"... the sameold gamebold adomic structure ... as highly charged with electrons as hophazards can effective it"
Finnegans Wake (615)
Thus the development of a philosophical interpretation of quantum phenomena coincided with the writing of Finnegans Wake, which spanned the years 1923 to 1939. The publicity regarding the findings of particle physics and of their philosophical implications was perhaps not as dramatic as that of relativity, since quantum mechanics took a longer period to evolve. Nonetheless, information about the major achievements in understanding the world of particles was publicized in the media. Joyce, submerged in his new work and sensitive to anything that could support his ideas, found particle physics as congenial to his project as relativity theory. As in Einstein's work, he discovered in quantum mechanics a number of concepts which paralleled his own metaphysics and his methods of work. In Finnegans Wake Joyce made use not only of the ontological and epistemological implications of particle physics, but he also provided numerous allusions to specific elements of the subatomic realm that twentieth-century physics finally managed to uncover.
The process of unraveling the structure and workings of the atom was long and tedious. Physicists had a sense of shaping a brand new science but they had no notion of the nature of that shape. Like geographical explorers in the previous century, they were groping in an uncharted territory, having a roughly defined objective on their minds but not knowing where the next step was going to take them and what they were going to encounter there. Such a spirit of discovery also characterized the writing of Finnegans Wake. When Joyce began his last book he only had a vague idea of what shape the work was going to take. He did have a general plan and method, but he had no notion as to the precise nature of the outcome. In the fall of 1923, barely a few months into his seventeen-year-long literary experiment, Joyce wrote to Harriet Weaver:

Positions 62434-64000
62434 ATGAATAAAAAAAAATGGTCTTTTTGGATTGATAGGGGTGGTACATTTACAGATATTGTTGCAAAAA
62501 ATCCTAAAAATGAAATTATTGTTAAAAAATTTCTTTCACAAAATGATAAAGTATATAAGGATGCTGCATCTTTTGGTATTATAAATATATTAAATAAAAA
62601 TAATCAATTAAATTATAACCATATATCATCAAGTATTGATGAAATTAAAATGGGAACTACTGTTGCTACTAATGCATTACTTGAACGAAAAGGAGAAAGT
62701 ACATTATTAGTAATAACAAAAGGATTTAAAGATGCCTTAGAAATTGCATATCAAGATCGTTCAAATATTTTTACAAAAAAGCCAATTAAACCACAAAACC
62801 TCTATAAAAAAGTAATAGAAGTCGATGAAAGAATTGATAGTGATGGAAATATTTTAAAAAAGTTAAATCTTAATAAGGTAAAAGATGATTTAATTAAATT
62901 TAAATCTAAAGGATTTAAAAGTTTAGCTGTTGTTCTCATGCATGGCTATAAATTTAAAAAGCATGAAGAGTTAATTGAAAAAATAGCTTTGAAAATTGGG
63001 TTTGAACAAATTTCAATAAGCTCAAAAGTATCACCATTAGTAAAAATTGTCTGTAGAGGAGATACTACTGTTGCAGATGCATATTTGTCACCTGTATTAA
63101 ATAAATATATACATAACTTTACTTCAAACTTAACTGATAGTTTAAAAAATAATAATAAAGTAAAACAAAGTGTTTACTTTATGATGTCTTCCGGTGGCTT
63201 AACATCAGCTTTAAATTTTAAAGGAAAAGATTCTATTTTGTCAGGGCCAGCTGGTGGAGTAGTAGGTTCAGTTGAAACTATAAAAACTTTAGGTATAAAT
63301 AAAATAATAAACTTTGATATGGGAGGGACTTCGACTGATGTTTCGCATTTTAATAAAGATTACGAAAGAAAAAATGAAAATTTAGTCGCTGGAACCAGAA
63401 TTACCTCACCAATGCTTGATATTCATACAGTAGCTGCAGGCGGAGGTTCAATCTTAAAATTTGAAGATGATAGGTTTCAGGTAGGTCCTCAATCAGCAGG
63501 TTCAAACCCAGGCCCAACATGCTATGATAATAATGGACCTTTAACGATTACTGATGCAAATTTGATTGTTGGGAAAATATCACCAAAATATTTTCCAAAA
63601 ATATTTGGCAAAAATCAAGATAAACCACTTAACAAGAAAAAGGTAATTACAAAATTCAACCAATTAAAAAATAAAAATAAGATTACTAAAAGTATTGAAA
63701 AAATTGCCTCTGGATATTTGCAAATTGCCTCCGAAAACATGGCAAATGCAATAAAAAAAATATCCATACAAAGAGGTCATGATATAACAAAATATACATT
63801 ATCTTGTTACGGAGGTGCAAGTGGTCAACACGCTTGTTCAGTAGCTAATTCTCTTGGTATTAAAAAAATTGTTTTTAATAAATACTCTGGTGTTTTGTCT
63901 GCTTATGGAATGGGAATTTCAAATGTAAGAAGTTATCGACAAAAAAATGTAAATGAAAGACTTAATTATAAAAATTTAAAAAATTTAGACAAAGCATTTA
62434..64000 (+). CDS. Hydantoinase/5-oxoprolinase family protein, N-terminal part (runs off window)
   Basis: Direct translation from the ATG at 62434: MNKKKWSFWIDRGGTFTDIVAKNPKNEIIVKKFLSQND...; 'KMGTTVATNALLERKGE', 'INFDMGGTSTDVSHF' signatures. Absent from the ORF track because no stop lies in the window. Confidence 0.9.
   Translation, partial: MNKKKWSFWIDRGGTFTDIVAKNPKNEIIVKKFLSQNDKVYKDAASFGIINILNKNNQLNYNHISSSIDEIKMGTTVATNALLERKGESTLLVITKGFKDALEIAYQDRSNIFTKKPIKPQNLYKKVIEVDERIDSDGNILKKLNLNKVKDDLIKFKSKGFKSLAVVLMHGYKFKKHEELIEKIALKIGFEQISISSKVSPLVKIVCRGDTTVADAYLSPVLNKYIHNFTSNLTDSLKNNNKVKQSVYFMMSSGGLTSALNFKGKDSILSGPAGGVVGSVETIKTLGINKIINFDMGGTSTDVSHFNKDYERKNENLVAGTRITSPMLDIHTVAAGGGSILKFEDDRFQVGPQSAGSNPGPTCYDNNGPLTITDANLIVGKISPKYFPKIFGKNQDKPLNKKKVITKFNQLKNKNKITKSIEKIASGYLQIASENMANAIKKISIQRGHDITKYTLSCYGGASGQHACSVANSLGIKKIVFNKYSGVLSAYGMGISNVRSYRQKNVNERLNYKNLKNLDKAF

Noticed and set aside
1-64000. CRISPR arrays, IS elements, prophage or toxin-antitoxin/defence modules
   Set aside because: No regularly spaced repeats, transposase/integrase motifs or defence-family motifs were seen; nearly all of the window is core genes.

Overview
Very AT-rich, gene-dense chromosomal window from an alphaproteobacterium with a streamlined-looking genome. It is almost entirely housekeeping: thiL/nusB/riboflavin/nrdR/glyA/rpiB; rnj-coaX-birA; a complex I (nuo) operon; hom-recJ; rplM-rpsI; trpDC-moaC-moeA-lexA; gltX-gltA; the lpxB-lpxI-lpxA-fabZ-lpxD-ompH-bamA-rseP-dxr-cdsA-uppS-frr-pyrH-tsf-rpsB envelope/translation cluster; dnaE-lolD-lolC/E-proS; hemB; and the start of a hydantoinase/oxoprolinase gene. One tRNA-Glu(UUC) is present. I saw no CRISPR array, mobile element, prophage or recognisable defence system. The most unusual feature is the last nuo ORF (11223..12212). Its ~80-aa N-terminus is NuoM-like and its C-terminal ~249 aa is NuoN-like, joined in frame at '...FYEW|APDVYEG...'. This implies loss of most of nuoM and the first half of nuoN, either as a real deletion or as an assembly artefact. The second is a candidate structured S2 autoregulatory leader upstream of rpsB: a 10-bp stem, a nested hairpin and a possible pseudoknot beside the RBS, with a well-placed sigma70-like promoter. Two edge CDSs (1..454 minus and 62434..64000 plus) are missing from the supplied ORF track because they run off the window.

The construction [of Finnegans Wake] is quite different from Ulysses where at least the ports of call were known beforehand. . . . I work as much as I can because these are not fragments but active elements and when they are more and a little older they will begin to fuse of themselves. (Letters I 204-05)
Joyce's working method and the scope of the book were unprecedented and he adjusted to the requirements of his new work by adopting a more scientific procedure. His purpose was still artistic, but in his working method he now resembled a scientist rather that a novelist. He systematically and painstakingly compiled multilingual lists of words in several notebooks and crossed individual words out of the inventory after they had been used in Finnegans Wake. A polyglot himself, he looked for assistance with more obscure languages such as Albanian, Ruthenian and Kiswahili. He started to approach words in the scientific, analytical way, breaking them down into syllables and phonemes, then recombining them according to his own purpose. Etymology, that most scientific approach to words, became an important factor in shaping the texture of Finnegans Wake.